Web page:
Scope and objectives of the Consultancy:

Tamkeen for Legal Aid and Human Rights seeks to hire a consultant to conduct an assessment on the extent of provision of safe transportation to women by the private sector employers, as a form of protection and support for women’s access to the labour market. This assessment aims to shed light on the importance of having safe transportation for working women and its impact on their access to the labour market, their continuity to work, and to increase their economic participation. The consultant will evaluate the transportation services provided by the private sector to employees, track best practices and lessons learned, and highlight how the presence of safe transportation increases women’s participation in the labour market, their retention in it, and how the absence of means of transportation affects women’s work and lead to their withdrawal from the labour market. The consultant will prepare a presentation based on the key findings to be used in the meetings and consultations, which will be held with employers and governmental sector. The consultant will have to participate in 10 meetings and 2 consultations to present the findings. Moreover, the consultant will use the assessment to map relevant private sector employers, and to develop the eligibility criteria for the selection of employers for the provision of gender sensitive Workers Bus Services planned under the program. Moreover, the consultant is expected to develop a professional charter to be signed with the selected employers.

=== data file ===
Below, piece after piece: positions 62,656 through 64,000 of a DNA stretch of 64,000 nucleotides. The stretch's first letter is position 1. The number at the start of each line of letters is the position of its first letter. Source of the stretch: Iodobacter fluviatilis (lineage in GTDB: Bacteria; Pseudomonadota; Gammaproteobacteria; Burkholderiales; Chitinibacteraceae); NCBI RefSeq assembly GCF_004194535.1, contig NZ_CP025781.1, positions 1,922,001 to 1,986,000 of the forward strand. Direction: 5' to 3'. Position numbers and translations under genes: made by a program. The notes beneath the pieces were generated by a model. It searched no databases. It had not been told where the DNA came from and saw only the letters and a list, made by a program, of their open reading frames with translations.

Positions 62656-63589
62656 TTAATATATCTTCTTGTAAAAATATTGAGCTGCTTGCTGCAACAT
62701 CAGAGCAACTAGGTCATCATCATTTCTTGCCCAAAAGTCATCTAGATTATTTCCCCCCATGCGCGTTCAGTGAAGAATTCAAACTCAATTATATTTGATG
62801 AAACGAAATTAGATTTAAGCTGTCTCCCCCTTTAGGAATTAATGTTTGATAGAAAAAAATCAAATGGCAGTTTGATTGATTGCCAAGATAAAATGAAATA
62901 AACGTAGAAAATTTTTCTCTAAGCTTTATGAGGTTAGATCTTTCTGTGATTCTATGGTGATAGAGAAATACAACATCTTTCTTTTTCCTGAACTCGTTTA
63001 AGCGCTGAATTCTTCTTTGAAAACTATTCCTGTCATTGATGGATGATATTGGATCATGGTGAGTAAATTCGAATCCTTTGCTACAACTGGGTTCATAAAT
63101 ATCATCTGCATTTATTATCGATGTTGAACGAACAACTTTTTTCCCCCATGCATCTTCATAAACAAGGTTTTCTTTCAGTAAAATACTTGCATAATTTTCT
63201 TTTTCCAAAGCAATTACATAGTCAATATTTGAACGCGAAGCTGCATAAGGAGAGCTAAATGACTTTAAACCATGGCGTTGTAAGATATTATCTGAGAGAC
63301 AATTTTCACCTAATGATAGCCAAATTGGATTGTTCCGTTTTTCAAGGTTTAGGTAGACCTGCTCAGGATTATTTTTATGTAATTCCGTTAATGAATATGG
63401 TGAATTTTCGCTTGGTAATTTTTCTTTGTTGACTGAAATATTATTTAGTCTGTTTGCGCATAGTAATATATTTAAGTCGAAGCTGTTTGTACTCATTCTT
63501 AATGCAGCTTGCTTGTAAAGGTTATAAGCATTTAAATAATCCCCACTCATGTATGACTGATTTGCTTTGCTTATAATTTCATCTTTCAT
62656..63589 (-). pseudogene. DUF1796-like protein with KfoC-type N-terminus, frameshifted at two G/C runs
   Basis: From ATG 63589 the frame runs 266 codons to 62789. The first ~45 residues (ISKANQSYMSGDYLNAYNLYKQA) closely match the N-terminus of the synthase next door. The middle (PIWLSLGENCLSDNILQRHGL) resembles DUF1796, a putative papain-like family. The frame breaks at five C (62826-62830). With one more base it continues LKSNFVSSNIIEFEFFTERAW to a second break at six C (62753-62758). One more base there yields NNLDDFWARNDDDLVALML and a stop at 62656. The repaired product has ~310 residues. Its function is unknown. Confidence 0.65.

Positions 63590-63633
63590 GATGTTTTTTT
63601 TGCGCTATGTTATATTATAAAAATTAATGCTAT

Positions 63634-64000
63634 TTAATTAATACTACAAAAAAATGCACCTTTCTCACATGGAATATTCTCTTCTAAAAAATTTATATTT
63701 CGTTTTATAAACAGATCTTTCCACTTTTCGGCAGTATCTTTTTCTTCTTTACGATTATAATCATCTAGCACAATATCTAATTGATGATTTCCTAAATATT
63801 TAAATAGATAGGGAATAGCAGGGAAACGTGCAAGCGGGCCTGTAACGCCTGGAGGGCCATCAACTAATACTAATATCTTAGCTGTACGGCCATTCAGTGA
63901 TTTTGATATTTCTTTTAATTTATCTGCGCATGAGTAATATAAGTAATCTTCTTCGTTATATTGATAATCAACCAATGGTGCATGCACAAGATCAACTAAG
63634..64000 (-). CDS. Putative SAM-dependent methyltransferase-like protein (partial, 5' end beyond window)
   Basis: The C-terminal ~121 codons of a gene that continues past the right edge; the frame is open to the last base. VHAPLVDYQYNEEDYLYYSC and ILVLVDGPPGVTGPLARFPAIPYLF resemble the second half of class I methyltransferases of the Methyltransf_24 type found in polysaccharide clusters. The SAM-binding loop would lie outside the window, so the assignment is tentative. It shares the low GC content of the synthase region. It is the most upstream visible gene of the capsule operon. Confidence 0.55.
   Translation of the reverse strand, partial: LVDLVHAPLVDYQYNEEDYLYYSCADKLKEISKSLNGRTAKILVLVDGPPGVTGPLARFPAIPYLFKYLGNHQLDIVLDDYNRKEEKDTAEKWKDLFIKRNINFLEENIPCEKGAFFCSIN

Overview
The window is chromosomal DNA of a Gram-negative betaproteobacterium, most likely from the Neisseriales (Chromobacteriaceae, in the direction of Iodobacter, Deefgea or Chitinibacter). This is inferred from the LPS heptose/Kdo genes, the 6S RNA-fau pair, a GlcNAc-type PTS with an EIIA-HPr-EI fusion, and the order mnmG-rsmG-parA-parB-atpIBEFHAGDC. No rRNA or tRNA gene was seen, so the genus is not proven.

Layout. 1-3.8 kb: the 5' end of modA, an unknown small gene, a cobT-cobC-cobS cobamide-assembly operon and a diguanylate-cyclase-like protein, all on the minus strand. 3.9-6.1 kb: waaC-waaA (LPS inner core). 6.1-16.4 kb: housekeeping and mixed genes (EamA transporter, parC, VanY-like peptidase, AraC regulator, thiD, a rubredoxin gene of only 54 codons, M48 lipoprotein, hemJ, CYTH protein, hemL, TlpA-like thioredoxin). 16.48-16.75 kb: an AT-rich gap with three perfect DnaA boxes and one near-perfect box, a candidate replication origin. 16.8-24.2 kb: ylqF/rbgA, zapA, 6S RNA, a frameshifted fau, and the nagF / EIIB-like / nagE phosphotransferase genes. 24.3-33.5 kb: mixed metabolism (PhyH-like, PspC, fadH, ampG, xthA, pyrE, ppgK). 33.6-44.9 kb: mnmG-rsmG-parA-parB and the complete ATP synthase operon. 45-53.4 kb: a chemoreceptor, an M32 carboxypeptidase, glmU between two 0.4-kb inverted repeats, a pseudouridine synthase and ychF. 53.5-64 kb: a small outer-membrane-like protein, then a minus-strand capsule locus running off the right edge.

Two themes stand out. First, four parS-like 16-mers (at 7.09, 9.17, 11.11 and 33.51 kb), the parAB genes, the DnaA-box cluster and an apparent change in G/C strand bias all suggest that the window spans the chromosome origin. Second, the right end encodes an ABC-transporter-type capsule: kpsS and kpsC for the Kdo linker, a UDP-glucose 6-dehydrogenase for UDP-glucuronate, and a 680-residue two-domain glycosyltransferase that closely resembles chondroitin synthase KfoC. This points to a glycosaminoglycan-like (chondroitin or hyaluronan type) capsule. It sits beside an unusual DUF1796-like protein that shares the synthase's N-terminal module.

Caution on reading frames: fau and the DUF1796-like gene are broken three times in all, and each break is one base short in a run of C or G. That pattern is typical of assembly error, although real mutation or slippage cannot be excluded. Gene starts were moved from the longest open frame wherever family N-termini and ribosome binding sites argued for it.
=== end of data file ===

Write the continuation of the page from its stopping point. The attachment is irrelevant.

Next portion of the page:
The absence of an effective public transportation system is a problem that everyone suffers from regardless of their gender.  However, the challenges faced by women when using public transportation are greater when compared to their male peers. Harassment and fear of harassment are at the forefront of these challenges, followed by the lack of safe and gender-sensitive transportation in light of the social roles associated with women and men, among many other social factors. In addition, the high costs of transportation drain a significant portion of the workers’ income, which is reflected in women more due to the wage gap. Since women tend to work in low-income jobs, they are often unable to buy their own cars, or use safer means of transportation for them, such as smart applications cars.